• Michael T. Mazur
  • Robert J. Kurman


Endometritis usually is a disorder of the reproductive years, although it may occur in postmenopausal patients. Endometrial inflammation typically accompanies pelvic inflammatory disease of the upper genital tract.1,2 It may also be associated with a recent pregnancy, either an abortion or a term pregnancy. 3–5 Other possible causes include instrumentation, such as a prior biopsy, an intrauterine contraceptive device, cervical stenosis, or the presence of an organic lesion such as a polyp, leiomyoma, hyperplasia, or carcinoma.5 Endometritis typically presents with intermenstrual vaginal bleeding, and sometimes it causes menorrhagia. Since this disorder also may be associated with infertility, it is important to recognize it, both for the therapy and for the prognosis of the infertile patient.6,7 In one study, 8% of outpatient endometrial biopsies showed endometritis.8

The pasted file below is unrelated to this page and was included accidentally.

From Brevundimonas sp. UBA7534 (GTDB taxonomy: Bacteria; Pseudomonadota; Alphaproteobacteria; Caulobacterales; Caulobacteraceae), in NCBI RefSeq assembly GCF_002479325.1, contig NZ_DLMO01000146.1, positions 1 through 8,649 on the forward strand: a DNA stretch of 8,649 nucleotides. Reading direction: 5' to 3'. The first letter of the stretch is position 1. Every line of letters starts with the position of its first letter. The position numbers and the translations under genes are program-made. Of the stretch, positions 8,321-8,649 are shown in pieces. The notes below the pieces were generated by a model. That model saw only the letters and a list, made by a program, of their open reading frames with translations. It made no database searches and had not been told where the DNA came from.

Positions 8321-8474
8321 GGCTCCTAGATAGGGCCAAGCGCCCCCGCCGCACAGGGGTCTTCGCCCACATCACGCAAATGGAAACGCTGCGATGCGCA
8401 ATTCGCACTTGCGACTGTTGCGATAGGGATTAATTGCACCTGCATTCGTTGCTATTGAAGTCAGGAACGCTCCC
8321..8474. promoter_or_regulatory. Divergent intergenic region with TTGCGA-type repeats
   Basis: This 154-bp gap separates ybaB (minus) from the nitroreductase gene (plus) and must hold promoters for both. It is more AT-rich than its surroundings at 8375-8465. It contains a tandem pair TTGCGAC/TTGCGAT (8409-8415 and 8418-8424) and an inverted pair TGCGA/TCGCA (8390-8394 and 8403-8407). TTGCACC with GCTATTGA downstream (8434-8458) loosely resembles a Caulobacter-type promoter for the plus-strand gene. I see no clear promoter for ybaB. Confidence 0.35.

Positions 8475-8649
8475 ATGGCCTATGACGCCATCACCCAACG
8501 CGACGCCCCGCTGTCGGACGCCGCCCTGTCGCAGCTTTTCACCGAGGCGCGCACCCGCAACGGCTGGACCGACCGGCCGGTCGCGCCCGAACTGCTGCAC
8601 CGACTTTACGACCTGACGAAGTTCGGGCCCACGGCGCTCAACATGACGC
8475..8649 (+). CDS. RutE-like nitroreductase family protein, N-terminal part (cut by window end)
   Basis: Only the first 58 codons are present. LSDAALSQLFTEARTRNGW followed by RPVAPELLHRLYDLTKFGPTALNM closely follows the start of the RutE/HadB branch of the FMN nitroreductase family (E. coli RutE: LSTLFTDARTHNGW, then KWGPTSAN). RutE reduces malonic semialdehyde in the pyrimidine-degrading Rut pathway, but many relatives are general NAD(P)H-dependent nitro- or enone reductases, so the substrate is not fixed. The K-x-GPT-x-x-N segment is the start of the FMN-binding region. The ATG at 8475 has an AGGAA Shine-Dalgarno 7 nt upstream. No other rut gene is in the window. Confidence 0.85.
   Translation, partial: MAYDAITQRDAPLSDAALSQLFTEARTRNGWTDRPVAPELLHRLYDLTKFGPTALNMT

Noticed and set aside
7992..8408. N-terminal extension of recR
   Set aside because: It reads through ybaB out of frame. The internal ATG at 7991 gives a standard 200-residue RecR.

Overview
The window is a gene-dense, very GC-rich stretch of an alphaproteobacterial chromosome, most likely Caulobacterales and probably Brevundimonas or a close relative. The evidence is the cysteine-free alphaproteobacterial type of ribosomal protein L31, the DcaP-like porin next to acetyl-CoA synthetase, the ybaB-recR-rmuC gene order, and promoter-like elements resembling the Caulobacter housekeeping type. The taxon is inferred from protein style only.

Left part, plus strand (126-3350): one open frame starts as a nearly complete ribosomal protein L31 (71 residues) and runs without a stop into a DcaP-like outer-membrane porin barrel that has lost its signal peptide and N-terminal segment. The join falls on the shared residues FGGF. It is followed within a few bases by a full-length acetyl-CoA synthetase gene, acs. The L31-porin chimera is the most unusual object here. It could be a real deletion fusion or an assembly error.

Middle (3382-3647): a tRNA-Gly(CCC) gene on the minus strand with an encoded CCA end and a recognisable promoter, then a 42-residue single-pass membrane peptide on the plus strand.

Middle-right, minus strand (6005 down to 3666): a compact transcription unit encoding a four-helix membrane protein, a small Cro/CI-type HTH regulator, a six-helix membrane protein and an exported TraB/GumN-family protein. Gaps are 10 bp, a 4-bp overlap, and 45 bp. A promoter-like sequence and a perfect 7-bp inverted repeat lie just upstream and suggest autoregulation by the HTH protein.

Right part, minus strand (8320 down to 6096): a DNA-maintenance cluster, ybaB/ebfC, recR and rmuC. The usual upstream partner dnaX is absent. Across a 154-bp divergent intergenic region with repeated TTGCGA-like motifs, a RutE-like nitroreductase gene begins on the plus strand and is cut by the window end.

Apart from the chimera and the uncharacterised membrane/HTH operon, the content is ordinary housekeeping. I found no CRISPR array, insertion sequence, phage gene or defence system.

Plasma Cell Pelvic Inflammatory Disease Lymphoid Follicle Endometrial Biopsy Reactive Stroma 
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Copyright information

© Springer Science+Business Media New York 1995

Authors and Affiliations

  • Michael T. Mazur
    • 1
  • Robert J. Kurman
    • 2
    • 3
  1. 1.Crouse Irving Memorial Hospital, Health Science CenterState University of New YorkSyracuseUSA
  2. 2.Departments of Gynecology and Obstetrics and PathologyThe Johns Hopkins HospitalBaltimoreUSA
  3. 3.The Johns Hopkins University School of MedicineBaltimoreUSA

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